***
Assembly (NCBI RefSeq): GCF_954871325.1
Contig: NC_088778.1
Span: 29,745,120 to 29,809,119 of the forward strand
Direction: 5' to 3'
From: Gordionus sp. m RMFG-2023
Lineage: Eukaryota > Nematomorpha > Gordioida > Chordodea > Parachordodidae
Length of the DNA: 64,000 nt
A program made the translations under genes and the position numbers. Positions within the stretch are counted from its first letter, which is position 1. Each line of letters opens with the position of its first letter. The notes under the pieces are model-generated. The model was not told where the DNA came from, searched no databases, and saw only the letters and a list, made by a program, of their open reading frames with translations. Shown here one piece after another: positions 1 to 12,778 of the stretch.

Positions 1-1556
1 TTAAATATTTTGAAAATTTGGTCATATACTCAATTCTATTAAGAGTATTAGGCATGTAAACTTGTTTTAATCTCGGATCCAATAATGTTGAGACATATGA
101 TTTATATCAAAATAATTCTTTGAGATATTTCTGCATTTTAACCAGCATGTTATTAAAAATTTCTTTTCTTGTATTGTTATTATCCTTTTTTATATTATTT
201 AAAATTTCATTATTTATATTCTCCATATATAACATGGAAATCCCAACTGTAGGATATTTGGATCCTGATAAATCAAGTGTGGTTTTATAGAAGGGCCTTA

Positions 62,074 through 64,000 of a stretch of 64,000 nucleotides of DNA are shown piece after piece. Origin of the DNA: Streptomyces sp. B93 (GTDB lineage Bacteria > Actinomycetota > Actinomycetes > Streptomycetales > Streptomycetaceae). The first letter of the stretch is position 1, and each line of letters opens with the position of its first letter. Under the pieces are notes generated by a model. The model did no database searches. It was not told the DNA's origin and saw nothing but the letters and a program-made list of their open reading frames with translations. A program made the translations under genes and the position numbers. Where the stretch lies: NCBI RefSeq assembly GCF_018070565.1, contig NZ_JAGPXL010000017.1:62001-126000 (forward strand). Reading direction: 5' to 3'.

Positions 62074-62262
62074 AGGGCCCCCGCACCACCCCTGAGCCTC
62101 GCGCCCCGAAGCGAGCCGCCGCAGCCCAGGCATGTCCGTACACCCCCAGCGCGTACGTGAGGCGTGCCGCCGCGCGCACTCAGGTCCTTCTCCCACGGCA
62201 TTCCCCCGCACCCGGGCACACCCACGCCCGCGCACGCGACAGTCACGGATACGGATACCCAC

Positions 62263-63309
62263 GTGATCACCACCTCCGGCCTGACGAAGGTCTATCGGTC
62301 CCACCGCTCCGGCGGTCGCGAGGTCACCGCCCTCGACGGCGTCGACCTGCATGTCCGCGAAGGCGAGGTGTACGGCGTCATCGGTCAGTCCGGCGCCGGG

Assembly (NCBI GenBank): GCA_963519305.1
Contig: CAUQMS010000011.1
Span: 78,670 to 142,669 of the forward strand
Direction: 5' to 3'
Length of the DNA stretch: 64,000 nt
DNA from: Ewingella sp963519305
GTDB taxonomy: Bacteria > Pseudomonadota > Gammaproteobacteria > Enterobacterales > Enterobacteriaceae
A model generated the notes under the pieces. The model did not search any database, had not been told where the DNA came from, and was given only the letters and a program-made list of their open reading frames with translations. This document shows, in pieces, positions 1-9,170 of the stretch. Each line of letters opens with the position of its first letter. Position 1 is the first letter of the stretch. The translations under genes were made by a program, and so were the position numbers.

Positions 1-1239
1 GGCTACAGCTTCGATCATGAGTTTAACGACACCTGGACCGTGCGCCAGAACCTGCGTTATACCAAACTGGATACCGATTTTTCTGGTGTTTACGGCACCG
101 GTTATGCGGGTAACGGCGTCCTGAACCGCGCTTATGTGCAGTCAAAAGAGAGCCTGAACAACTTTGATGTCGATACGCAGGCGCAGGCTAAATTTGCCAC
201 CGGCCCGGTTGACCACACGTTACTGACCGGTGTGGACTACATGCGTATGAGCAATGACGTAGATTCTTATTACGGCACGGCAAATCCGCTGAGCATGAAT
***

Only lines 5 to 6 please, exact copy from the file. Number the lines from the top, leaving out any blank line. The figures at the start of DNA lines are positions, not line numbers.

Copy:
From: Gordionus sp. m RMFG-2023
Lineage: Eukaryota > Nematomorpha > Gordioida > Chordodea > Parachordodidae